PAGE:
Is JDRF going in right direction?

is JDRF going in right direction? or it is misleading us, JDRF always fund those companies which purely are engage in making profits or it is obstacle to good trials , as after permanent cure is found ,

JDRf employees have to seek jobs at other places

Personally, I have an ethical issue with their support of fetal stem cell research. I’d supported them for many years in various ways, but was forced to re-examine that when they began to support this My reservations are based purely on personal religious grounds, and I don’t begrudge those who do not share my concerns. Even if that research leads to a cure for Type I (which I have) I could not in good conscience avail myself of that opportunity to rid myself or my family of the misery of this disease.

The cynics will say that is stupid of me, or selfish, etc. My family and I are comfortable with that decision. In fact, I had the opportunity to participate in a clinical trial of islet cells which could have cured me, but I chose not to since some of the research done by the institution involved in the study involved fetal stem cells.

One thing about their direction is just that this issue seems to be one of their primary focuses. Using a market based approach to the issue, if this were as promising as advertised, then private companies would be working on it hammer and tong. Government funding should not be necessary to the vitality of an issue that impacts millions since a private sector cost benefit analysis would motivate robust research.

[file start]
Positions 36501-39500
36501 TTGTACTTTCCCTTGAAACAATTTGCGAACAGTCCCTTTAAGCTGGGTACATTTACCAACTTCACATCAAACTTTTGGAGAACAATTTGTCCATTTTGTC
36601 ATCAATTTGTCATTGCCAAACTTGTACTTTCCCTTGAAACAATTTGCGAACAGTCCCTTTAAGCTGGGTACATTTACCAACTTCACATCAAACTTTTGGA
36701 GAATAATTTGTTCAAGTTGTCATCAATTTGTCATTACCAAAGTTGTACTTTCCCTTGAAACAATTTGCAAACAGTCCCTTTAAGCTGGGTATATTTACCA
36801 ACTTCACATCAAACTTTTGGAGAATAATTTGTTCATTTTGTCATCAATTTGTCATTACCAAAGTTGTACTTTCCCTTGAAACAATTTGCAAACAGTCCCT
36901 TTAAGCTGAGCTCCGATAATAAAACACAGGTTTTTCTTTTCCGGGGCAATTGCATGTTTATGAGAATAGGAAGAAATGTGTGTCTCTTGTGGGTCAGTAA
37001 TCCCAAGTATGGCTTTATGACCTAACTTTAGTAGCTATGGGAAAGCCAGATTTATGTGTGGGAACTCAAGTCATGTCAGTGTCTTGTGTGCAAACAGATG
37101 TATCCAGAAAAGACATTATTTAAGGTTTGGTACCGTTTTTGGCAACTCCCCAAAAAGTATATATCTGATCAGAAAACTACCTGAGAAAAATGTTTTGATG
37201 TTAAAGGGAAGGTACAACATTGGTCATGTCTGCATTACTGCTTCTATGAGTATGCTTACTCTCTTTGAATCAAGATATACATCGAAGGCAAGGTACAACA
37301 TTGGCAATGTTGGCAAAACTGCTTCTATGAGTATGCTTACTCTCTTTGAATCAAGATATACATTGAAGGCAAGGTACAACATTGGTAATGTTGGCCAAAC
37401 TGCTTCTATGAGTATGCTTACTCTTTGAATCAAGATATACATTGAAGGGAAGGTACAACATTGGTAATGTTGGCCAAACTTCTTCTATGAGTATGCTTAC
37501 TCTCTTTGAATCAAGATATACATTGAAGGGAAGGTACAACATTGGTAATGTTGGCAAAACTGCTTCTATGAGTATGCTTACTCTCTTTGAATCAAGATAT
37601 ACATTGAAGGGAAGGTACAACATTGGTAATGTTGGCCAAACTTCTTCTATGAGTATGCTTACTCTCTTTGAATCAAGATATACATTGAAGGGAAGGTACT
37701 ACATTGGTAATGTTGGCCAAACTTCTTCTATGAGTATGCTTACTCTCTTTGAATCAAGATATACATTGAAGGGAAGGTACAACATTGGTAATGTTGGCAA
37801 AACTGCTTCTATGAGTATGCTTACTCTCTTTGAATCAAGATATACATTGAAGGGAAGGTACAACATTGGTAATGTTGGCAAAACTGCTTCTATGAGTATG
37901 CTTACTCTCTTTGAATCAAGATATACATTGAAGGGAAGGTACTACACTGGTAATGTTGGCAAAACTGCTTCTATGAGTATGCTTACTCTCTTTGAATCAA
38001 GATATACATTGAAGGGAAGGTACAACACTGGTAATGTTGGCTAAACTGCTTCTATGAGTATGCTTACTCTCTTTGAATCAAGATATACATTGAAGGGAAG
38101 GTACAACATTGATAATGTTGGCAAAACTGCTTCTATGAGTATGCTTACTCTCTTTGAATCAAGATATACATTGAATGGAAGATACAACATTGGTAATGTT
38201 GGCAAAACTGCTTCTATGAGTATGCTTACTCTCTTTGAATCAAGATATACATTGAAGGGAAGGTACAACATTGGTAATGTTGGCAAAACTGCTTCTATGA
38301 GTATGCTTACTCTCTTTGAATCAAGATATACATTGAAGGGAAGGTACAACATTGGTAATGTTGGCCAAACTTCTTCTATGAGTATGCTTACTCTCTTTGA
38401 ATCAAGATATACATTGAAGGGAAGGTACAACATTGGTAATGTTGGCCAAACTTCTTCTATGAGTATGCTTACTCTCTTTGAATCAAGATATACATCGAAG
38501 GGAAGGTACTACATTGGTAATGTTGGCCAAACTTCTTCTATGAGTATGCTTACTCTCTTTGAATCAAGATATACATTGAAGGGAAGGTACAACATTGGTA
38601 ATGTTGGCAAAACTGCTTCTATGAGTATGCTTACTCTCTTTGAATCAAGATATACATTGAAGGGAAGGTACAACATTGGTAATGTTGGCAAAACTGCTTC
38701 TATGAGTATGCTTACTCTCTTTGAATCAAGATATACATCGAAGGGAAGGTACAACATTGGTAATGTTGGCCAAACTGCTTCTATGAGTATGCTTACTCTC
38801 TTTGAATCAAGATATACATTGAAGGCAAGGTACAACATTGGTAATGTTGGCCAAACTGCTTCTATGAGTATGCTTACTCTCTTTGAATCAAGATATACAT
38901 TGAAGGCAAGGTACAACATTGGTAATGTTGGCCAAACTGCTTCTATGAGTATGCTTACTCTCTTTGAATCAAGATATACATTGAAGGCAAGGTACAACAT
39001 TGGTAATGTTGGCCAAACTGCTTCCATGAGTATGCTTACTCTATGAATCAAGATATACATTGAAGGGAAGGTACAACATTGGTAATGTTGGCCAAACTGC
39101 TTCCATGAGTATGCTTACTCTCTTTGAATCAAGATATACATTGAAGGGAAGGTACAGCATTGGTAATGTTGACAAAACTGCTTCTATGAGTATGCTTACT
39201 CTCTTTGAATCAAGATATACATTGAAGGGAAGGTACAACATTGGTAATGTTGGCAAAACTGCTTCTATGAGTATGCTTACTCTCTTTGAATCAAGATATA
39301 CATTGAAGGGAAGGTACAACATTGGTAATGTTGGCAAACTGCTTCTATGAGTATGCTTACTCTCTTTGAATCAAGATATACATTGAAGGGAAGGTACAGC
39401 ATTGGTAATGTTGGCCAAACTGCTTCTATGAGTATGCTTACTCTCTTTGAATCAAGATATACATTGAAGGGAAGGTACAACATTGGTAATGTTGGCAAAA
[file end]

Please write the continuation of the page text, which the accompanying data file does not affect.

In the (great) book “Cheating Destiny,” the author makes the case that funding sources drive research. People providing funding want to support research that leads to “results/success” so they prefer projects that build on current research, leading to incremental progress. It’s a self-perpetuating cycle that leads to very slow (if much of any) progress toward the ultimate goal of finding a cure.

What’s needed is funding for research that’s “out there” by those standards but who will fund radically different approaches? No one wants to “throw money away” on ideas that are outside the conventional thinking. The book reviews research funded by Lee Iacocca (of Chrysler fame). Iacocca backs research that’s way outside the mainstream and has led to intriguing results. He’s one of the very few willing to invest in this approach and he can’t fund it himself or forever, for that matter. As a result, the pioneering researchers end up devoting most of their time to fundraising rather than research.

After I read the book, I had a very different attitude toward the JDRF. It seems as if they are part of the problem because they support only mainstream, incremental research. Because they’re well established, they can get funding more easily than others, too, leaving less available to other researchers.